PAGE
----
Offsite Checkout on E-Commerce Stores

Compliance guidelines for enabling payments online are getting tougher each year. With e-commerce touching hundreds of billions of dollars, banks and payment gateways have made it tougher to get through payment processing guidelines. Preventing fraud is getting tougher all the time, as hackers are finding new ways to gain access to credit and debit card information. To counter that, banks are putting in place more complex algorithms and encryptions, backed up by real-time verification of card users, one time passwords, and multistep checkout processes. A small business site being able to fulfill all these restrictions is quite impossible. That is where SaaS comes in as a savior.

SaaS has revolutionized the way business is transacted online. It has enabled small business owners to compete with the largest stores out there. Large e-commerce stores have the advantage of being compliant with stringent restrictions imposed by banks and credit cards. It costs a lot of money to get security certificates and payment encryptions in place, but large sites with turnovers in millions of dollars absorb that amount as standard overhead. A small online store, however, has no way to do that. Absorbing that cost will kill their business even before it takes off! Hence they choose to transact via third party payment processors whose services integrate with their online stores and payment is processed off site.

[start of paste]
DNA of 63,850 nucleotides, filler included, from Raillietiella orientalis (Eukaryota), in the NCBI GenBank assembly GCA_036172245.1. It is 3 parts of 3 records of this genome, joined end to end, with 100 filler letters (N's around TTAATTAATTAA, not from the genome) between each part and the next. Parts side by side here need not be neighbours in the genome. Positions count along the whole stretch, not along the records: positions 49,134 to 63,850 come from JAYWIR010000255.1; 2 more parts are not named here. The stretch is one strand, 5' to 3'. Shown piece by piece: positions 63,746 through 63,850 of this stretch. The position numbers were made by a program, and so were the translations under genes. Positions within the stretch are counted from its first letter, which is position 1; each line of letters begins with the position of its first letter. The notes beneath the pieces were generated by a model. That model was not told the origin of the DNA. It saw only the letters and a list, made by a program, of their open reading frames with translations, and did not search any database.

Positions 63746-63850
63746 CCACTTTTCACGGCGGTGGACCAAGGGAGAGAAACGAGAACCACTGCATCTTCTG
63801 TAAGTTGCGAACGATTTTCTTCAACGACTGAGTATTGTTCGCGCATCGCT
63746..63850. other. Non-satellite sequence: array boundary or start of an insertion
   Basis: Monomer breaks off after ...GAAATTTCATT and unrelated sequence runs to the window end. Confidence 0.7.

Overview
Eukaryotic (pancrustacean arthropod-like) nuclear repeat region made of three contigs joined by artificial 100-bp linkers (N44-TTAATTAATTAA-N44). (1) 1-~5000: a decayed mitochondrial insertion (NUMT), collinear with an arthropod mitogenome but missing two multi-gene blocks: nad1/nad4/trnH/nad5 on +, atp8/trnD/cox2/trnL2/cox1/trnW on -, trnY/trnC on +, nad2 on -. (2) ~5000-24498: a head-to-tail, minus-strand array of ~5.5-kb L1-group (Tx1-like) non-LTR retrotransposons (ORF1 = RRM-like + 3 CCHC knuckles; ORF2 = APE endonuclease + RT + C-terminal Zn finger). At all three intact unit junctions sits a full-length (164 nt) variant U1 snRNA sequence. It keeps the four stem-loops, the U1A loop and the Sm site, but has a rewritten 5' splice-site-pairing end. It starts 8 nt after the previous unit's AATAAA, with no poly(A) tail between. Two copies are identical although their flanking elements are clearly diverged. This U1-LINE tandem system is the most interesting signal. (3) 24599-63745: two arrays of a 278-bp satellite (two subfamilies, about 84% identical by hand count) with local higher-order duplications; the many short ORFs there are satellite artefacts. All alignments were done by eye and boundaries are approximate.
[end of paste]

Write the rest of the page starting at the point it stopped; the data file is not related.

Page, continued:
When a customer comes onto a store, he sees the products on display, chooses the ones he wants to buy, adds them to his cart, and clicks on ‘Checkout’. The payment gateway gives websites two options here. If the site has its own SSL encryption and dedicated hosting, it can choose to embed the checkout page on its own site, rendered via a third party – like from a Javascript code. If the site doesn’t have SSL, it can choose to redirect the customer to the payment processor’s landing page, along with details of the amount that has to be collected. Once the credit / debit card details are filled and the amount is paid, a confirmation is passed back to the merchant site and the customer is redirected to an order confirmation page, completing the order.

Third party payment processors are growing in popularity, and most of the e-commerce stores we transact online with work via third parties. The largest example in this genre is PayPal. Millions of websites use PayPal as their payment processor as they can accept all kinds of payments – credit cards, debit cards, online banking, ACH, and e-Checks. To cut down on fees, sites which have volumes choose to work with sites like, which offer much lower processing costs, and a quicker turnaround. The usual deposit time frame is weekly, but if the volume is higher, the payment processor can deposit money quicker into the merchant’s account. There are merchants who do significant volumes online and they get money into their account on a daily basis. These off site payment processors either charge a flat fee or a percentage of sales, depending on the relationship they have with the website. Check out the site above for more information about offsite payment options.

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